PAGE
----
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Tropical Storm NORMAN

Tropical Storm Norman Discussion Number  45
NWS Central Pacific Hurricane Center Honolulu HI   EP162018
1100 PM HST Fri Sep 07 2018
The exposed low-level circulation center (LLCC) of Norman remains
clearly evident in infrared and fog product satellite imagery this
evening, with diminishing deep convection confined only to the
northeast quadrant in a strongly sheared pattern. The subjective
Dvorak current intensity estimate came in at 3.5/55 kt from PHFO,
while JTWC estimated 3.0 or 45-50 kt using the subtropical method.
Objective intensity estimates are lower, with CIMSS SATCON showing
44 kt, and CIMSS ADT 2.8/41 kt. Recent satellite images since the
06Z synoptic time also show the remaining deep convection becoming
increasingly separated from the LLCC. Out of respect for the
stronger winds found around midday today by the 53rd Weather
Reconnaissance Squadron aircraft penetration as well as the 2001Z
ASCAT pass, will lower the initial intensity for this advisory only
slightly to 55 kt.   

The initial motion estimate for this advisory is 335/8 kt. Norman 
continues to move to the north-northwest between a deep-layer ridge 
centered to the east, and a longwave trough to the northwest. The
latest track guidance has shifted a bit more to the right, in better
agreement with the motion of Norman during the past 18 hours or so,
and shows the cyclone continuing on a north-northwest to northward
course during the next 2 to 3 days. The new track forecast lies 
close to the consensus HCCA and TVCE objective aids, and was shifted
only slightly to the right from the previous forecast. 

The CIMSS vertical wind shear estimate for this advisory is 230/56
kt, and is supported by recent GOES satellite-derived upper-level
wind retrievals. Very strong wind shear of 45-55 kt will persist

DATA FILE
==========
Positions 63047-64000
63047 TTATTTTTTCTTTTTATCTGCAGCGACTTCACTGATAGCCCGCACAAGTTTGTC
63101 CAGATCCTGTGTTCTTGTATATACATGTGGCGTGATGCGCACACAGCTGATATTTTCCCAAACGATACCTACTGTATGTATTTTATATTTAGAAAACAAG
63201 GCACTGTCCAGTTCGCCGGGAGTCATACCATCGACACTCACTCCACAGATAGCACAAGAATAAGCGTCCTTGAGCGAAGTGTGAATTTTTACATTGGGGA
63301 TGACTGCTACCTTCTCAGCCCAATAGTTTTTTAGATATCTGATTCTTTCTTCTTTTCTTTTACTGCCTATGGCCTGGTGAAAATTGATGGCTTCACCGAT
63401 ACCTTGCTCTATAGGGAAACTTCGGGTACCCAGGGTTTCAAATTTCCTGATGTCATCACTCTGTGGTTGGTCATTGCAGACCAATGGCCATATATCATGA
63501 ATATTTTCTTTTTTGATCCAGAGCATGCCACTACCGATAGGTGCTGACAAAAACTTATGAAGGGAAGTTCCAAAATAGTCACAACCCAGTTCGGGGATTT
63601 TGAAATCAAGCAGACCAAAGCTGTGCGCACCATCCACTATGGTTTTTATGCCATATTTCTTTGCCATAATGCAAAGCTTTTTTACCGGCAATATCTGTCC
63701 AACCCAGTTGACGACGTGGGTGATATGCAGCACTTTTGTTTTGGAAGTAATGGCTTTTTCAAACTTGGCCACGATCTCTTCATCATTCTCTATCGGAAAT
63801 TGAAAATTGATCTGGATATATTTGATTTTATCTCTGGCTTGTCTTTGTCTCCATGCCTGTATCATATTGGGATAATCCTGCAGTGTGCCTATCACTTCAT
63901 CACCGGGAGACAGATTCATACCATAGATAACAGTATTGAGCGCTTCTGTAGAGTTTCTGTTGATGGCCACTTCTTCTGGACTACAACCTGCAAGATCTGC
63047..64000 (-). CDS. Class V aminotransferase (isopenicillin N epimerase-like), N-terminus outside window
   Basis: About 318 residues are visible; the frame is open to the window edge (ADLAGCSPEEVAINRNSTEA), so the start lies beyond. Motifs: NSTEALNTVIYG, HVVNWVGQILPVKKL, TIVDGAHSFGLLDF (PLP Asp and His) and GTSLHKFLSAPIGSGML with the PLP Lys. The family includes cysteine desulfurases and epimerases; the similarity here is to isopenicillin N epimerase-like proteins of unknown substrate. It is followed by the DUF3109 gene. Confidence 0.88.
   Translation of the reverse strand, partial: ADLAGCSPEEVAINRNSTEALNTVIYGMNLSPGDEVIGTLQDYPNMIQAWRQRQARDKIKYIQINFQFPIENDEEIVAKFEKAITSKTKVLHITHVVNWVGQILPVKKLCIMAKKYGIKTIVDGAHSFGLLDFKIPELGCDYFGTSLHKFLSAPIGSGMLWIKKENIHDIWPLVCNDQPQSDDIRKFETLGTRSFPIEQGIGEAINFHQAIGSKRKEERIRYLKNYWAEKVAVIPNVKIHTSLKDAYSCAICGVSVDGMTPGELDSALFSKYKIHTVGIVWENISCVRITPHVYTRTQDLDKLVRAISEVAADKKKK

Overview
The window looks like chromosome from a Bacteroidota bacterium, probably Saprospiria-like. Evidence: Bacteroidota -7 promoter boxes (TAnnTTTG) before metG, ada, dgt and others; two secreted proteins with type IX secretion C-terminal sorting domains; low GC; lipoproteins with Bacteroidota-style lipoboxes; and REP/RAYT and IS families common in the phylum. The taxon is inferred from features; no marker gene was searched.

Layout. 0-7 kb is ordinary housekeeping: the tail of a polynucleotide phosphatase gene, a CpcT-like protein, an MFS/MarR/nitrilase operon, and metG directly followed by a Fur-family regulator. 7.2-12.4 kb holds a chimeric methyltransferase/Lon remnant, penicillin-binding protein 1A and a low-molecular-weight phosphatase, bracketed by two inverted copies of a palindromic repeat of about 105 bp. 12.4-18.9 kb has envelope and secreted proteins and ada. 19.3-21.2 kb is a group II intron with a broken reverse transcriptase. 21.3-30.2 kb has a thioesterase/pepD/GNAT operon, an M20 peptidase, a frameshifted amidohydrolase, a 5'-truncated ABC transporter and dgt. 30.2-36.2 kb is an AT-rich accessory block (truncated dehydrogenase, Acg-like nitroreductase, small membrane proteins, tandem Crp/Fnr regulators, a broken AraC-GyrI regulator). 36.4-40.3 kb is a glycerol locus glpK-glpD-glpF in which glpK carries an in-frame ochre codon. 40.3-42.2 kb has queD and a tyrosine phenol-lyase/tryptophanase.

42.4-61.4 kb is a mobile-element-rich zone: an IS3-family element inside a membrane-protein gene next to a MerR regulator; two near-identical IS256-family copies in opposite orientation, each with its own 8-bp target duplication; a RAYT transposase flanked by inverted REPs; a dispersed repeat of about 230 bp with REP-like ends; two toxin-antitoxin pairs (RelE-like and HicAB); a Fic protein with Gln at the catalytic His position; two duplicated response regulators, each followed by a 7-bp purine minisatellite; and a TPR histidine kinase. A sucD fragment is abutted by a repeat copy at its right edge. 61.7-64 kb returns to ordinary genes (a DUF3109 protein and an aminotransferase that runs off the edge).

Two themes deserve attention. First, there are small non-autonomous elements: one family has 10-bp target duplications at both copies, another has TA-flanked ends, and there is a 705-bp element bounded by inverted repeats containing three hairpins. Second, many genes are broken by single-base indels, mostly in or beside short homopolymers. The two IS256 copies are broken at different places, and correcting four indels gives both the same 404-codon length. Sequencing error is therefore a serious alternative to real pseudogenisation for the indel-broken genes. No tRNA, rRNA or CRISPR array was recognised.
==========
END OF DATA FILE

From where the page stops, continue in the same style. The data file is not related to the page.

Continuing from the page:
over Norman for the next 36 hours, with some decrease possible
thereafter. However, the system is forecast to be moving over cool
SSTs below 25C by that time. The combined effects of the shear and
increasingly cool water should cause Norman to steadily weaken
to a remnant low by 72 hours, then dissipate by day 5. It is worth
noting that the GFS and ECMWF models maintain Norman as a stronger
system, possibly transitioning toward extratropical after 72 hours,
while the hurricane dynamical and statistical models show more rapid
weakening. The official intensity forecast compromises between these
extremes, and delays dissipation as compared to the statistical
guidance, but does not keep Norman as strong as the GFS/EC and does
not show extratropical transition. If the recent loss of deep
convection near the LLCC persists, Norman could become post-tropical
considerable sooner than indicated in this forecast.
INIT  08/0900Z 25.6N 153.6W   55 KT  65 MPH
 12H  08/1800Z 26.8N 154.0W   50 KT  60 MPH
 24H  09/0600Z 28.6N 154.3W   45 KT  50 MPH
 36H  09/1800Z 30.3N 154.3W   40 KT  45 MPH
 48H  10/0600Z 32.3N 154.0W   35 KT  40 MPH
 72H  11/0600Z 34.5N 154.5W   30 KT  35 MPH...POST-TROP/REMNT LOW
 96H  12/0600Z 35.5N 156.0W   25 KT  30 MPH...POST-TROP/REMNT LOW
120H  13/0600Z...DISSIPATED
Forecaster Jacobson